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Letters To the Editor

Genotype Testing

Although we all recognize that genotype clearly plays an important role in medication selection, it has not entered routine clinical use (except as an excuse to blame patients’ metabolisms for failure of medications to work, or as patients’ excuses for negative urine testing).

There are some commercial tests available. I’ve read articles written by Dr. Forest Tennant on the topic of genotype variation. Are you aware of any good review articles that I could use in my journal club to educate people on this topic and whether it is ready for prime time?

Thanks, and thank you for continuing to address topics that are important but often ignored.


—Daniel Graubert, MD
Northern New Hampshire

Dear Dr. Graubert,

Births, weddings, graduations, and new lab tests may arrive with an exuberance that later has to be tempered as experience becomes available. Such it is with cytochrome P450 (CYP450) testing.

A little over 1 year ago, CYP450 testing arrived with a vengeance because third-party payors, particularly Medicare, began to pay for it. During the ensuing months, pain practitioners everywhere have been experimenting with CYP450 testing for various reasons.

In the main, CYP450 testing has proven to be contributory only to the management of a subset of pain patients. The basic reason is that medical treatment of chronic pain is a step-wise model that is typically initiated with non-opioid drugs and therapies such as anti-inflammatory agents, topical creams and gels, muscle relaxants, physical therapy, and electromagnetic measures. If this step isn’t satisfactory, antidepressant, neuropathic, and opioid agents are added. As the treatment steps are ascended, agents that are ineffective or have side effects are discarded. Since our menu of treatment agents isn’t very long, CYP450 testing doesn’t help much in selecting therapeutic agents from our small pool of options. Also, pain treatment is always initiated and continued at multiple clinic sites, including primary care offices, emergency rooms, hospitals, and specialty practices. In summary, CYP450 testing is not yet a “standard of care.”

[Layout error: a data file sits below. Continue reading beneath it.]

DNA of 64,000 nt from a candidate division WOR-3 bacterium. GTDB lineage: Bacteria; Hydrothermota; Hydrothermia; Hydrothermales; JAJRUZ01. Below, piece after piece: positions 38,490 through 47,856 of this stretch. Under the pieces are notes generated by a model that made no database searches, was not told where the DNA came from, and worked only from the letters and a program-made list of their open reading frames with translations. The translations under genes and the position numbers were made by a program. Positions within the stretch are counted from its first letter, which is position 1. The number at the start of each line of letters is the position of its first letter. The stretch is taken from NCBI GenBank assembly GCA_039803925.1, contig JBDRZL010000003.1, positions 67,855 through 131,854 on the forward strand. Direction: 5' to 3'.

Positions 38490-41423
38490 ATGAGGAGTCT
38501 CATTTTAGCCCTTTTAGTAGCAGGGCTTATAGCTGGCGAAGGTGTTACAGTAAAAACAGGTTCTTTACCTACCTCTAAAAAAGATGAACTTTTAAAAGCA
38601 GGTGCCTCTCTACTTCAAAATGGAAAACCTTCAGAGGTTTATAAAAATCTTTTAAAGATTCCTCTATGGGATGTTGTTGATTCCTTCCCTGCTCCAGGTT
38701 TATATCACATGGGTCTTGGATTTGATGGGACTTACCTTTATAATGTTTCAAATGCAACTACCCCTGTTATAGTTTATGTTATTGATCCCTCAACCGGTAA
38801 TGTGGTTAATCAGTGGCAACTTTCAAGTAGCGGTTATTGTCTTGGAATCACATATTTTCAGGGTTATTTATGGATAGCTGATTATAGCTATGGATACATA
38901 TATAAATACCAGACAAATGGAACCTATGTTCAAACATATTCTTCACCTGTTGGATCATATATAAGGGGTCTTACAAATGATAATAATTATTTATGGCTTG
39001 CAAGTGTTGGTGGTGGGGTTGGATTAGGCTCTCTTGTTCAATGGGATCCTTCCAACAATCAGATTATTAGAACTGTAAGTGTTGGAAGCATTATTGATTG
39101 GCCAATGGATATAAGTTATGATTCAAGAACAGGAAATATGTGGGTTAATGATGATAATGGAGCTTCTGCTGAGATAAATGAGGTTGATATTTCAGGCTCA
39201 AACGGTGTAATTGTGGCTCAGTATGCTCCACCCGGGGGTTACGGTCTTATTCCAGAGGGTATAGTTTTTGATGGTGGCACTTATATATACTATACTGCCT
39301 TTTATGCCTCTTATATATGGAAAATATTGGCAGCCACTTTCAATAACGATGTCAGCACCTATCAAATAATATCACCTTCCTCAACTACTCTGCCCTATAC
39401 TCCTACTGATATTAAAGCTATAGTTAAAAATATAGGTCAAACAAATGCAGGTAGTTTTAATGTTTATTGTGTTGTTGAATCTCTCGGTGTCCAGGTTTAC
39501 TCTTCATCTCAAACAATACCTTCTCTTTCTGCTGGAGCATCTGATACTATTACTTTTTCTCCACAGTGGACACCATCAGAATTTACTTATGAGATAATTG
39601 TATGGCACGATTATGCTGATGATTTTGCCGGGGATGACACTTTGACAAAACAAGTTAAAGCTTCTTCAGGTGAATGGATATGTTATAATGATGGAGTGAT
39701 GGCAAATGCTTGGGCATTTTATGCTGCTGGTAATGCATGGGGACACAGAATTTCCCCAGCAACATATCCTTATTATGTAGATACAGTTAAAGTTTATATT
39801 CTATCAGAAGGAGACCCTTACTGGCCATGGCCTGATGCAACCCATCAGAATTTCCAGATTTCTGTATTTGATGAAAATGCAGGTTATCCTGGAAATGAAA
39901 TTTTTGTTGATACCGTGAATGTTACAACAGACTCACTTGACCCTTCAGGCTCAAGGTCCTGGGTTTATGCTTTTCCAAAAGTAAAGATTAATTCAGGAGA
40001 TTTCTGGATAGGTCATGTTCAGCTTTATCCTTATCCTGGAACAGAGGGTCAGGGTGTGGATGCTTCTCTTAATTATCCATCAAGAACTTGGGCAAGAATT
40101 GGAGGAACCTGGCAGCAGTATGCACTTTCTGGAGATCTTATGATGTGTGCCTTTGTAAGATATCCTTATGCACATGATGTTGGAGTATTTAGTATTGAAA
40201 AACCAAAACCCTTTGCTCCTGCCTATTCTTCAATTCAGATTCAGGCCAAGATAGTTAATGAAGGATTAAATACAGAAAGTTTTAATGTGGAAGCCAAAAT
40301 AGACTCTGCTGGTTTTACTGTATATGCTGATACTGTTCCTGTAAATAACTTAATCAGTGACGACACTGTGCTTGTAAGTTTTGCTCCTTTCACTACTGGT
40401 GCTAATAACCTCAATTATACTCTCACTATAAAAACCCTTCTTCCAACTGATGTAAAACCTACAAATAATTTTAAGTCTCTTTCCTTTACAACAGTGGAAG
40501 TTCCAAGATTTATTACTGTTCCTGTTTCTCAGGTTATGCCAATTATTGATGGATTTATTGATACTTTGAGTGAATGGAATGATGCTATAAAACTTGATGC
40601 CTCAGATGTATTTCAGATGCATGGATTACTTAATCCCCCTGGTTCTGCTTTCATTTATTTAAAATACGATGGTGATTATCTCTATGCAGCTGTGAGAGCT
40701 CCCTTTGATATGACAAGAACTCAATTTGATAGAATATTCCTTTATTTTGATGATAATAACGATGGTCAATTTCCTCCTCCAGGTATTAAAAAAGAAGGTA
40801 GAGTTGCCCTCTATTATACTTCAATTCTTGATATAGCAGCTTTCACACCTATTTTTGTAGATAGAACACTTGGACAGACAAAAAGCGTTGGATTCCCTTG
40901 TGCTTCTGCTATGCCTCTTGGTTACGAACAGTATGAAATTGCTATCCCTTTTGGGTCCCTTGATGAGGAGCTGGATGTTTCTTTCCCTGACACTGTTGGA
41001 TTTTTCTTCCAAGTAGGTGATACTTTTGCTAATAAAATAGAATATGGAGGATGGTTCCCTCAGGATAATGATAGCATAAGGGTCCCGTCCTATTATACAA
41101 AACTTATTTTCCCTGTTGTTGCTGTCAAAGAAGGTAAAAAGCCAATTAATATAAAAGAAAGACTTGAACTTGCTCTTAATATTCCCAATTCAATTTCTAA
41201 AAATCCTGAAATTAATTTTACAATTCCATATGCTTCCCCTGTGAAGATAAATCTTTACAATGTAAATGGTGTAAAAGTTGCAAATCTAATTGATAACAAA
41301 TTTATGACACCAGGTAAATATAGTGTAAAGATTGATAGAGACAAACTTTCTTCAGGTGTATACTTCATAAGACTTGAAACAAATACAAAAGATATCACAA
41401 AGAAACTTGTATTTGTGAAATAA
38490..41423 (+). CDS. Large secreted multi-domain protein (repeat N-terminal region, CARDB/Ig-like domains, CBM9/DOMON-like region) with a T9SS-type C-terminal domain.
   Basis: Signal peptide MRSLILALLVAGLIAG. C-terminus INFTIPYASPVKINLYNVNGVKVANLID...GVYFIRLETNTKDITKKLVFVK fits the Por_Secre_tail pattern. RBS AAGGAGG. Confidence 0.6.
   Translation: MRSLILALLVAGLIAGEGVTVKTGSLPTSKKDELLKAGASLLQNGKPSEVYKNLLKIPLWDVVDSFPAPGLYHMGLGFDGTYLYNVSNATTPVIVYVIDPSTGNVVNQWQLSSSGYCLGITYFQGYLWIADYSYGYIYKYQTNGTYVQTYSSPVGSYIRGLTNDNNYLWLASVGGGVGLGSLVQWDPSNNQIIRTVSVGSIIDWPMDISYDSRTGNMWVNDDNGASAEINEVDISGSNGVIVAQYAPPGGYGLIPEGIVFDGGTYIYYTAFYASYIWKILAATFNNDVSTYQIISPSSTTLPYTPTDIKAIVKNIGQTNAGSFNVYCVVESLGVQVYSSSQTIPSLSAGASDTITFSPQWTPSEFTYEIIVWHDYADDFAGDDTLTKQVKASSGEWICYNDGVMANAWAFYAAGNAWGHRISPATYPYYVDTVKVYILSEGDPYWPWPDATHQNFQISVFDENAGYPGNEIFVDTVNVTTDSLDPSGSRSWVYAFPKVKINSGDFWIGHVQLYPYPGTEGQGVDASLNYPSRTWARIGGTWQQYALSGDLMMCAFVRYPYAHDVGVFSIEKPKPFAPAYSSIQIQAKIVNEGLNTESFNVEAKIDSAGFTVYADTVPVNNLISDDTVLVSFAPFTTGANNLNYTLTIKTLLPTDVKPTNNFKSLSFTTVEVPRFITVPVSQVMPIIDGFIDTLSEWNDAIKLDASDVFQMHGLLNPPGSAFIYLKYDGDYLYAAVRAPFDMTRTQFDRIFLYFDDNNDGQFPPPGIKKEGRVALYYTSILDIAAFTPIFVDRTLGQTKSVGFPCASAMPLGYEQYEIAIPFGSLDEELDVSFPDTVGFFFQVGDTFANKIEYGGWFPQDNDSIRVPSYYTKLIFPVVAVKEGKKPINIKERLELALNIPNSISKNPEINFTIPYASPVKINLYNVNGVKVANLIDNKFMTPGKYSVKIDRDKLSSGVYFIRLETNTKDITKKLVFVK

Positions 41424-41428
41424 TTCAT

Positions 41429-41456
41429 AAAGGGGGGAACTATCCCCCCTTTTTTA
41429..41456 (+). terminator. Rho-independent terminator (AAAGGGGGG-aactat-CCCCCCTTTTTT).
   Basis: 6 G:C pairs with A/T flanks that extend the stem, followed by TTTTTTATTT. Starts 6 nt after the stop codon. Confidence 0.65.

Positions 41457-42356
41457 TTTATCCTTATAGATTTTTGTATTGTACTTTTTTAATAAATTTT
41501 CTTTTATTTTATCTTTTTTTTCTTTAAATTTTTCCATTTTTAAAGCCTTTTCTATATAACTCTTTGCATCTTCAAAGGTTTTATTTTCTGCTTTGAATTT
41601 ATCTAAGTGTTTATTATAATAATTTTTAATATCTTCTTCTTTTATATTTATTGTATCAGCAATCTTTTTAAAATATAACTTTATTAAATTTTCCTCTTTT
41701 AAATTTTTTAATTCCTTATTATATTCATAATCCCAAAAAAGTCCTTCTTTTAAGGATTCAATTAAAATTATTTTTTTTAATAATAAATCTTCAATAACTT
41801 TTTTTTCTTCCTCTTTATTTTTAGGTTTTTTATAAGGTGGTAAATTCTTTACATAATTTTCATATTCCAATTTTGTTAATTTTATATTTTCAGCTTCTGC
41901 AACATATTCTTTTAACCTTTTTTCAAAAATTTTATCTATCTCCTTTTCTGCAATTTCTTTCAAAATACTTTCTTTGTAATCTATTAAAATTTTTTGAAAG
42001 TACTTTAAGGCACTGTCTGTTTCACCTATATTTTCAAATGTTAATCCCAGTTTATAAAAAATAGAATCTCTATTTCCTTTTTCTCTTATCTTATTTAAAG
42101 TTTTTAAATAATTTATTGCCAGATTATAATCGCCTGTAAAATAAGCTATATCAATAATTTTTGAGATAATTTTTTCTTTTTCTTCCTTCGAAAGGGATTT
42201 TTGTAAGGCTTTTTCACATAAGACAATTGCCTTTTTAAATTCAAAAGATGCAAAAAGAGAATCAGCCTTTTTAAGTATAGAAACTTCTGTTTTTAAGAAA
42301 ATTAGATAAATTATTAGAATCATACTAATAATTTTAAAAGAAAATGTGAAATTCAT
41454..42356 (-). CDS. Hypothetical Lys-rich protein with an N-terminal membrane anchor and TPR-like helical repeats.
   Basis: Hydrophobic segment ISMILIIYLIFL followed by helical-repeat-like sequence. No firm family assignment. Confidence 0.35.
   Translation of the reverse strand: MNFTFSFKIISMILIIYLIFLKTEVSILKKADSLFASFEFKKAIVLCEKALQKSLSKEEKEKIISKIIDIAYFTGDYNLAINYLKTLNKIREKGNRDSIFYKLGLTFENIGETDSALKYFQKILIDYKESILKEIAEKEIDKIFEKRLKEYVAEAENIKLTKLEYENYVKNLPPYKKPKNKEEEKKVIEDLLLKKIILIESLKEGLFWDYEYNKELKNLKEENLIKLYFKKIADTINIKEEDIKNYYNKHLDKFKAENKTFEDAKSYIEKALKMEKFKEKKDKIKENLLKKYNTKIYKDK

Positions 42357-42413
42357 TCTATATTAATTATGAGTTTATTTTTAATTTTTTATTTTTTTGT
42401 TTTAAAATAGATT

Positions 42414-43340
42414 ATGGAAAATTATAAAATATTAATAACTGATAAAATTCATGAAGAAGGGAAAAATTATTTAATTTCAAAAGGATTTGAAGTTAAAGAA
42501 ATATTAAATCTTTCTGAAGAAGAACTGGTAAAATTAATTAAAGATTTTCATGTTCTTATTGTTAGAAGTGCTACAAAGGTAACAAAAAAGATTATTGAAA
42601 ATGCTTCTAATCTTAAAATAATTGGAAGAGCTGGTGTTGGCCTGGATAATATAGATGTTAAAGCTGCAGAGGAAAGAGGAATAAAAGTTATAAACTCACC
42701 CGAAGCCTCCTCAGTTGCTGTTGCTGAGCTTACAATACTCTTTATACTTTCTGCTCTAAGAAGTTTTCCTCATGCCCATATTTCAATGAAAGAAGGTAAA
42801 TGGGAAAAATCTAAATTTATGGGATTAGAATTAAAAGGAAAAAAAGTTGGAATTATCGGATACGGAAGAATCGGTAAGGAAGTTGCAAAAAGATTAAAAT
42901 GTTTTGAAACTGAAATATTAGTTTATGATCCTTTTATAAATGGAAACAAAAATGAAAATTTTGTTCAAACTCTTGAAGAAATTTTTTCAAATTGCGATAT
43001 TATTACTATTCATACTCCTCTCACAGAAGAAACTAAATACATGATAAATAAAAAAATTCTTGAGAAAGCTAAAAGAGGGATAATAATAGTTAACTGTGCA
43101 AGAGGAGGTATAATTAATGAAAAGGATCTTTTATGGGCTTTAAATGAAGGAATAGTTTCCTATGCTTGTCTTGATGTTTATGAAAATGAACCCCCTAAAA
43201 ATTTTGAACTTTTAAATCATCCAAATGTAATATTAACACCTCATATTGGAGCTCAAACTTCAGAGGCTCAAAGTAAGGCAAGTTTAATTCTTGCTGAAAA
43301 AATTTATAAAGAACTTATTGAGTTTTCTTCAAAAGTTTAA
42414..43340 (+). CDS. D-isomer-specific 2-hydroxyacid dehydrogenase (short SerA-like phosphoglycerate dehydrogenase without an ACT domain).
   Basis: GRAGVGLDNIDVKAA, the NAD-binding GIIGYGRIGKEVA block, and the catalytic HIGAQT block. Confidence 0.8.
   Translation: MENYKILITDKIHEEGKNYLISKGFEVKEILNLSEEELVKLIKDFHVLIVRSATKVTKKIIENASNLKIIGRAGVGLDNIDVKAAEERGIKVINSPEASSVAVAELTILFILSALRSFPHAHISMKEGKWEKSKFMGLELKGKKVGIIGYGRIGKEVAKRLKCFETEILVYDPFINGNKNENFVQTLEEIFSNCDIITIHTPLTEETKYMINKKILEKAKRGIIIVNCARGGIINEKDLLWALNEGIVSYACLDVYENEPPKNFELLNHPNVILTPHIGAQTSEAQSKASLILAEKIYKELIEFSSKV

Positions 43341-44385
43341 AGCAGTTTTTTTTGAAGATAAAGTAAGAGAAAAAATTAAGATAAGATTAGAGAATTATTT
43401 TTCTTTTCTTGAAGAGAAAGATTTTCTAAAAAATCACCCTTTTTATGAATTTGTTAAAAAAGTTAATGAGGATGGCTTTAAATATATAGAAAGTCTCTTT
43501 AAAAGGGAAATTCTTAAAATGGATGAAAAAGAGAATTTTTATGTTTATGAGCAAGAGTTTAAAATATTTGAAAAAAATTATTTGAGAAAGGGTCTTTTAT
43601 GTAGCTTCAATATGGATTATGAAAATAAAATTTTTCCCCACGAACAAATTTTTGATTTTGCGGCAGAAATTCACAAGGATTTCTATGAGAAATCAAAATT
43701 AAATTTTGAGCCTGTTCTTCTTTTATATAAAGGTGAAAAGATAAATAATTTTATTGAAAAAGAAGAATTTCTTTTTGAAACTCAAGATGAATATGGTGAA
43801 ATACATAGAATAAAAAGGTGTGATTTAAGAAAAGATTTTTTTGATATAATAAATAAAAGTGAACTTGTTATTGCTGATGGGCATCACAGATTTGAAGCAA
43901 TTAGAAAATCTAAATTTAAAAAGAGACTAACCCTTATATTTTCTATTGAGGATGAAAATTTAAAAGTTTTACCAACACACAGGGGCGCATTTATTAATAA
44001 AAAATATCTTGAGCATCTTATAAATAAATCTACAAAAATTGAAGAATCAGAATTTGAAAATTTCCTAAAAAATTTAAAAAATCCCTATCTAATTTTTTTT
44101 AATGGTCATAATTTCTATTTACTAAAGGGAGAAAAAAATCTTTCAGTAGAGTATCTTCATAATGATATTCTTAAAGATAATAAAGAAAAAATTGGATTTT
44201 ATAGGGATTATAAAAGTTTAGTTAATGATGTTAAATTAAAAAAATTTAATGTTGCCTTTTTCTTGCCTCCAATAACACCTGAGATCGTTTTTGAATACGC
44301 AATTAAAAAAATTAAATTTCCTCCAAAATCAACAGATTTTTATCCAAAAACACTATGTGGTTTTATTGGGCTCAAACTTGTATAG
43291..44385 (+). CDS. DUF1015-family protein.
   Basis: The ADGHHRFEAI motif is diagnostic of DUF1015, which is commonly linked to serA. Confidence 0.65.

To me, the best CYP450 testing use is to help determine which opioids may be most effective or ineffective for patients who are taking 2 to 4 different opioids but getting little relief. CYP450 testing may give you a clue that this condition may be present since CYP450 enzymes are ubiquitous in the intestine and necessary for gastrointestinal absorption of opioids. We covered how to interpret and select opioids based on CYP450 testing in the January/February 2013 issue of Practical Pain Management.1 Your journal club may find it helpful.

There are two key points about CYP450 testing. If a patient is doing fine on their current regimen, don’t bother to test or change therapy based on a test result. The old axiom, “Don’t run a test unless you will change treatment based on the results,” is quite operative here. Another axiom that fits here is, “If it isn’t broken, don’t fix it.”

Genetic testing will not hit “prime time” until the testing profiles include far more assays than are currently available, become less expensive, and our menu of treatment options grows a lot longer. Until that time, CYP450 testing is principally the purview of pain specialists who must diagnose and treat complex cases. What’s more, such specialists will have to take tutorial classes or other instruction beyond the written or Internet word, as CYP450 testing is complex.

Forest Tennant, MD, DrPH

Last updated on: August 15, 2013
First published on: August 1, 2013